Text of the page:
Almost two years ago, I wrote a piece for the Mac Observer entitled “The Every Other Year iPhone Club.” In it, I explained not only why I was upgrading my original iPhone to the then-new 3GS, but why I hadn’t upgraded to the 3G a year before.
This year, I find myself in a similar situation: I love my iPad, and though I’d love it even more if it were faster and had two cameras, those new features are not enough to warrant buying a whole new device. Projecting a while further into the future, I’d be surprised if the iPad 3 had enough new bells and whistles to make me move from an iPad 2. But going from an iPad 1 to an iPad 3? I suspect that’s going to be a no-brainer.
And it seems like I’m not alone. Early reports say that up to 70% of iPad 2 purchasers were first-time buyers. That’s also great news for Apple, because it means they’re expanding their installed base — making it even harder for competitors to catch up, if and when they start actually shipping.
The phrase “evolutionary not revolutionary” has become cliche in describing the iPad 2, but it’s accurate. It’s also a smart strategy. By focusing on moderate but incremental improvements, Apple will continue to grow its customer base, while minimizing the backlash from its installed base (“Whaddaya mean I can have all these great new features — I just bought this thing?!”)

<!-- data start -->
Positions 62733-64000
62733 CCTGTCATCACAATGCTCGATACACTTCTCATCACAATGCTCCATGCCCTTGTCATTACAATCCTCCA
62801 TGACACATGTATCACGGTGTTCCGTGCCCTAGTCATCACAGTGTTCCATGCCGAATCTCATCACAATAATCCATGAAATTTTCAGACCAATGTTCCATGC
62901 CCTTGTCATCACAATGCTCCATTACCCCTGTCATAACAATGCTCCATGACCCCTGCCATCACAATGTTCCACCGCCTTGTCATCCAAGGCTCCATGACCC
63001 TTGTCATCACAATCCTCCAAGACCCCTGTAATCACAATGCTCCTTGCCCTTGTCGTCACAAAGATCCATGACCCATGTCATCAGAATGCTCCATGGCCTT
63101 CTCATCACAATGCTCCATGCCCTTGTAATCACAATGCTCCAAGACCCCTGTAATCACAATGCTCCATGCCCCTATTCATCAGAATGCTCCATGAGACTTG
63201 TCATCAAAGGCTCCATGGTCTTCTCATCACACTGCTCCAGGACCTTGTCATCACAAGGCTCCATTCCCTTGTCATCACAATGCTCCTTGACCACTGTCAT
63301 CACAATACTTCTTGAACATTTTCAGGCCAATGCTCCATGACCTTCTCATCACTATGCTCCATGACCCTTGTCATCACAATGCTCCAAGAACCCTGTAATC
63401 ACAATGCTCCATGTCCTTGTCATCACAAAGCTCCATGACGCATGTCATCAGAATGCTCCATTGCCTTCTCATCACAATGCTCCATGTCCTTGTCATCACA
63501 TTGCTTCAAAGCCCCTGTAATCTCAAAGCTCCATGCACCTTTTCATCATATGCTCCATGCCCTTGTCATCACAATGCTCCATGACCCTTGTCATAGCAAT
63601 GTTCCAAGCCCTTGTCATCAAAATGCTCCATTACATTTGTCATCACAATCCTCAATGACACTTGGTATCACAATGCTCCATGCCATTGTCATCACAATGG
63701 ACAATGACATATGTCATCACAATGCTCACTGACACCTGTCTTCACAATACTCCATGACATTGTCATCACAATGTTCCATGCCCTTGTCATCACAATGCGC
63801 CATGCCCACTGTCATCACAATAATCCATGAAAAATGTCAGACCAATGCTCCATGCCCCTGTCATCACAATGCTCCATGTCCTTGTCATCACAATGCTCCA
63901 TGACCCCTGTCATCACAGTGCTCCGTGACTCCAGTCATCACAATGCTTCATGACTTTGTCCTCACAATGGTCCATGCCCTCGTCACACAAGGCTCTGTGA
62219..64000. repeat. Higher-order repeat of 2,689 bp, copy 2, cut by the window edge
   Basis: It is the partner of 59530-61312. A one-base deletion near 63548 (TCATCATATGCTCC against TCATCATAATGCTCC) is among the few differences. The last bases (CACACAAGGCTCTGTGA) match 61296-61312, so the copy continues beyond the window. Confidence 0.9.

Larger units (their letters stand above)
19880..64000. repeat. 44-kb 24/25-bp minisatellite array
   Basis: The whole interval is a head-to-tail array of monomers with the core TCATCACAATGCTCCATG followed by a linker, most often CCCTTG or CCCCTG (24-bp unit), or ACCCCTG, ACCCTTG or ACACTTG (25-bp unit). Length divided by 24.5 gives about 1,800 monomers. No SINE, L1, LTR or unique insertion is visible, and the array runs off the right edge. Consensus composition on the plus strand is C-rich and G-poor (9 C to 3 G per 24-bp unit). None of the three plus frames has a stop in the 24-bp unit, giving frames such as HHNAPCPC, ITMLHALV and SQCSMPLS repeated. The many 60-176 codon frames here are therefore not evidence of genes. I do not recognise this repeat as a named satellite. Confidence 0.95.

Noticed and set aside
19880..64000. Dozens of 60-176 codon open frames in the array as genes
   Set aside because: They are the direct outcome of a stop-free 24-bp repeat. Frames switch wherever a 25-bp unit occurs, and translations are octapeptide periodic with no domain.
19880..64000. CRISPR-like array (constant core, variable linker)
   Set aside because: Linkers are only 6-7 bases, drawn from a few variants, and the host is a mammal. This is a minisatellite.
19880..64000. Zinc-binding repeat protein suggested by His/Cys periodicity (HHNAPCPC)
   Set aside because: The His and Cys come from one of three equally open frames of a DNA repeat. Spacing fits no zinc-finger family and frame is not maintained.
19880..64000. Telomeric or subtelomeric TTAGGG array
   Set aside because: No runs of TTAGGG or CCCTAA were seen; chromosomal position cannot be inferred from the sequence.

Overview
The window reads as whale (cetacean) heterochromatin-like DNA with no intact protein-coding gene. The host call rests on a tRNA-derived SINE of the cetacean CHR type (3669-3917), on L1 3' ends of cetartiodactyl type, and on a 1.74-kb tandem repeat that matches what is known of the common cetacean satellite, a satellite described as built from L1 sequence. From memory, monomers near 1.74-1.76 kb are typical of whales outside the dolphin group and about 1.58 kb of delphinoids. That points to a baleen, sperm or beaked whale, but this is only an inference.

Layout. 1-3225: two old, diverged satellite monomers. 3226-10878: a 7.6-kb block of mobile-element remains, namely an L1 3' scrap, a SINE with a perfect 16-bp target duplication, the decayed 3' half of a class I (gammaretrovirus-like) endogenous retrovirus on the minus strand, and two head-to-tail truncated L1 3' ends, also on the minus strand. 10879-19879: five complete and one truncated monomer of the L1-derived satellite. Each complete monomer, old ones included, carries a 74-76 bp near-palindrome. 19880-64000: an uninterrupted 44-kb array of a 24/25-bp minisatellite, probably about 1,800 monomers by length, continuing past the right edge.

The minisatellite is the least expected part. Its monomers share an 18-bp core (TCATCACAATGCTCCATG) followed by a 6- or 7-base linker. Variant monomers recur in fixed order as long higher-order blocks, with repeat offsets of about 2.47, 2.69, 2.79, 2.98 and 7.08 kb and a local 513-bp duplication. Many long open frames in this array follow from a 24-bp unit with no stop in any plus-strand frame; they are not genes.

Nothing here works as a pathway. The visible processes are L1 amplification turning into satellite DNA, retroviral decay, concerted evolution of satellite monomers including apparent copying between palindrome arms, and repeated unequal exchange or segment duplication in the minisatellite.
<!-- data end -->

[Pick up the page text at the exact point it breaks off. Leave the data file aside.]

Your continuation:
Apple’s resurgence and continued success has been built on the idea of introducing a revolutionary concept (iMac, iPod, iPhone, iPad — even the MacBook Air) in a basic — almost vanilla configuration — and then gradually to add significant features to it.
That steady, sustainable growth strategy is a concept that seems so simple and so obvious, yet it’s one that amazingly few others in the tech world seem to grasp.
Now: back to saving up for that iPad 3.